Thanks again for the comment!
      Best wishes,
      -Greg

      • Hey Greg

        The Pomodoro helps me in two main ways:
        – Firstly, it prevents me messing around on tasks that can waste lots of time, taking hours when I really should limit myself. (For example, if I want to catch up on some blogs, I might limit myself to 25 minutes – and anything I don’t read in that time has to wait until next time – else I will end up reading for 3 hours 🙂
        – Secondly, by knowing there is a time limit on stuff, I can really focus and not worry about anything else, because I know that I don’t have to wait long until I finish this task, and then get onto the next. It takes the pressure off.

        But I do need to adapt it. For example, I do flashcards every day – usually this takes 20 minutes, but can range between 15 and 30 minutes. There is no point in using a time limit – I need to finish all today’s cards, and they’re over when they’re over. Another example is reading news sites – I really don’t need 25 minutes to do this – I give myself 15 minutes, and then it’s done, no point allowing 25 because it’s the standard pomodoro unit – I only need 15 mins.

        Hope that helps. Good luck! Let me know if you learn some new tricks along the way that I can use.

      • Hi Greg!

        I hadn’t thought of using it for activities that you want to limit yourself on. That’s actually pretty smart! I will have to look into doing something similar myself, such as looking at Twitter in only blocks (my current timesink) instead of every 5-10 minutes :p

        How are your flashcards going? When you do them, will you do it in one huge block or spread them out during the day?

  4. Started to do the pomo a few days ago. Reason was a huge translation project. I know the GNDN feeling quite good, and the tomatoes helped me a lot. I am using TimeWise on my Android Phone, don’t know if it’s available on iOS. I also started to note the 30 minute chunks (including the 5 minute break) in an Excel-Sheet. Good to see at the end of the day.

    Planing makes life much easier!

    • Thank you for your comment!

      I found the pomo technique really good for translation projects! I will have to check out TimeWise to see if there’s an iOS version, I’m always interested in checking out these kinds of apps. So do you track your progress everyday, and split it up by activity? That’s a pretty smart idea, then you can see how your work is going and how much you get done using pomo!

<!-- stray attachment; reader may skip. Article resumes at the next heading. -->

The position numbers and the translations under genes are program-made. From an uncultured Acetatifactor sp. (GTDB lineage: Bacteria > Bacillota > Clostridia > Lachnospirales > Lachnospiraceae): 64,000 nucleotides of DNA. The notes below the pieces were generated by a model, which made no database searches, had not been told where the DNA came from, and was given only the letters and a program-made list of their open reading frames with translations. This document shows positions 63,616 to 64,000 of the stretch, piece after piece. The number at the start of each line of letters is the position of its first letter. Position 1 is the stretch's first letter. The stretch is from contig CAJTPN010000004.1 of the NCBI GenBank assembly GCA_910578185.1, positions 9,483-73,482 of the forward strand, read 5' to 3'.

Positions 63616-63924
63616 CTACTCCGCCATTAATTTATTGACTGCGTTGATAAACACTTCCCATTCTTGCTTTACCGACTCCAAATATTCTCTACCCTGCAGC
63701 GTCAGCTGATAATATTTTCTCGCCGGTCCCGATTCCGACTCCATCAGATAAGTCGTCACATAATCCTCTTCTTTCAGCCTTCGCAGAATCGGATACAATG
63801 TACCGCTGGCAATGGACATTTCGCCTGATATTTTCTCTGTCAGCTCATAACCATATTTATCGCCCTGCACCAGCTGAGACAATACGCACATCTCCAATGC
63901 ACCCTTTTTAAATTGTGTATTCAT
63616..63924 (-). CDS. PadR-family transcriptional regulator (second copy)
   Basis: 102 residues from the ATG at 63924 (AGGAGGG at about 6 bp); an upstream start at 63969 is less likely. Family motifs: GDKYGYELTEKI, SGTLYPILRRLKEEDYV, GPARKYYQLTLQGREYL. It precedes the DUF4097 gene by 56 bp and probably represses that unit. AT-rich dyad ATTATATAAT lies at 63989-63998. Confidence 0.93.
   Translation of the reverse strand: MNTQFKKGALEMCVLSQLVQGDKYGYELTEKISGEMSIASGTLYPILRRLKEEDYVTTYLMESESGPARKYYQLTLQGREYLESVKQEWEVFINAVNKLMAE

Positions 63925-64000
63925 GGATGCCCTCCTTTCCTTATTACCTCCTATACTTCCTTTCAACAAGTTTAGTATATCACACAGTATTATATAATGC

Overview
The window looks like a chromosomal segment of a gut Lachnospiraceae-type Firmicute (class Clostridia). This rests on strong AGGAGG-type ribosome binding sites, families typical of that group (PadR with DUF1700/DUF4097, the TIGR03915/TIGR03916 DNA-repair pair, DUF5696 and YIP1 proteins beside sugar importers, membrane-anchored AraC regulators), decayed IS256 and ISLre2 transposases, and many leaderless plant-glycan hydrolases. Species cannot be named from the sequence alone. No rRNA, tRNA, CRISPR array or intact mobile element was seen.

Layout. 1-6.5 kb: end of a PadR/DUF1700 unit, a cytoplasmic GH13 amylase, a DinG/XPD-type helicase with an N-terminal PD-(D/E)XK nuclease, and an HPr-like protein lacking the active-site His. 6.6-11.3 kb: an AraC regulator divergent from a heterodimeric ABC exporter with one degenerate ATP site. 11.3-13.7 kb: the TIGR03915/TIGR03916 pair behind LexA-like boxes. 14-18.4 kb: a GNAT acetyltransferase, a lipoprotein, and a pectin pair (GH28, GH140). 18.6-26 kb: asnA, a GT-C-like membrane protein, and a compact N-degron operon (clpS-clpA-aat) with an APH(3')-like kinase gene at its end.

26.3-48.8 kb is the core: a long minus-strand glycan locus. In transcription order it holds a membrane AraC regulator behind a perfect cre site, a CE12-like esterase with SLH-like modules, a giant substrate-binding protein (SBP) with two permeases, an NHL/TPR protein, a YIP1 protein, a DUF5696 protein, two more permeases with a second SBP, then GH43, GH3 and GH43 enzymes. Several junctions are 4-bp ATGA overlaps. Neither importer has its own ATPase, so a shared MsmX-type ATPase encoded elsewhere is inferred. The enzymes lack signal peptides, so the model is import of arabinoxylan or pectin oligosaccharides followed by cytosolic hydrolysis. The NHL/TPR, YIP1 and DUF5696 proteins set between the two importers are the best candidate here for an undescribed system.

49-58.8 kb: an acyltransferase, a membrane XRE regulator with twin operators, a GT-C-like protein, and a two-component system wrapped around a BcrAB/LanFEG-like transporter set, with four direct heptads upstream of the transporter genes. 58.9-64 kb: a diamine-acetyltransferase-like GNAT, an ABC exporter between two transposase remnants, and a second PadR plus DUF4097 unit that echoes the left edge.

5. Freeman B. Moody

    The process is simple. For every project throughout the day, you budget your time into short increments and take breaks periodically. You work for 25 minutes, then take break for five minutes.

  6. To answer your question, I do them in slices – based on opportunity rather than time-chunks. So I will do as many as I can while on the bus in the morning, then I might do a few more in the queue at lunch, then finish them while walking to the train station in the evening. That kind of thing. If I have a busy/rushed day, I make sure I finish the allotment before I go to sleep – so it’s always done by the end of the day.

    • Makes sense, and I think it’s easier (and less tiring!) to them in chunks that way, otherwise it becomes more of a hassle to go through them. Are you still using Anki, then? Oh, I was also wondering if you ever ended up giving Skritter a go?

  7. […] order to understand why GNDN and pomodoro techniques are necessary for me, I’m going to introduce a little bit about what my daily schedule looks […]

  8. Thanks for posting this, I’ve been trying some similar techniques recently without much success. Namely setting up the work I have to do for that day in Google Calendar, and setting a 5 minute notification for the start of the next task. I ended up working through the first notification and then kept bumping the tasks back, making it all redundant.

    I usually try to avoid GTD systems that are complicated as I spend more time configuring the system than actually getting things done (kind of like the episode of Red Dwarf were Rimmer is trying to pass his exam and spends all his revision time setting up a revision system, not actually revising.) I’ll give this a shot, though as it seems really simple, using the app that ‘the other Greg’ above mentioned, which has been renamed to Team Viz now.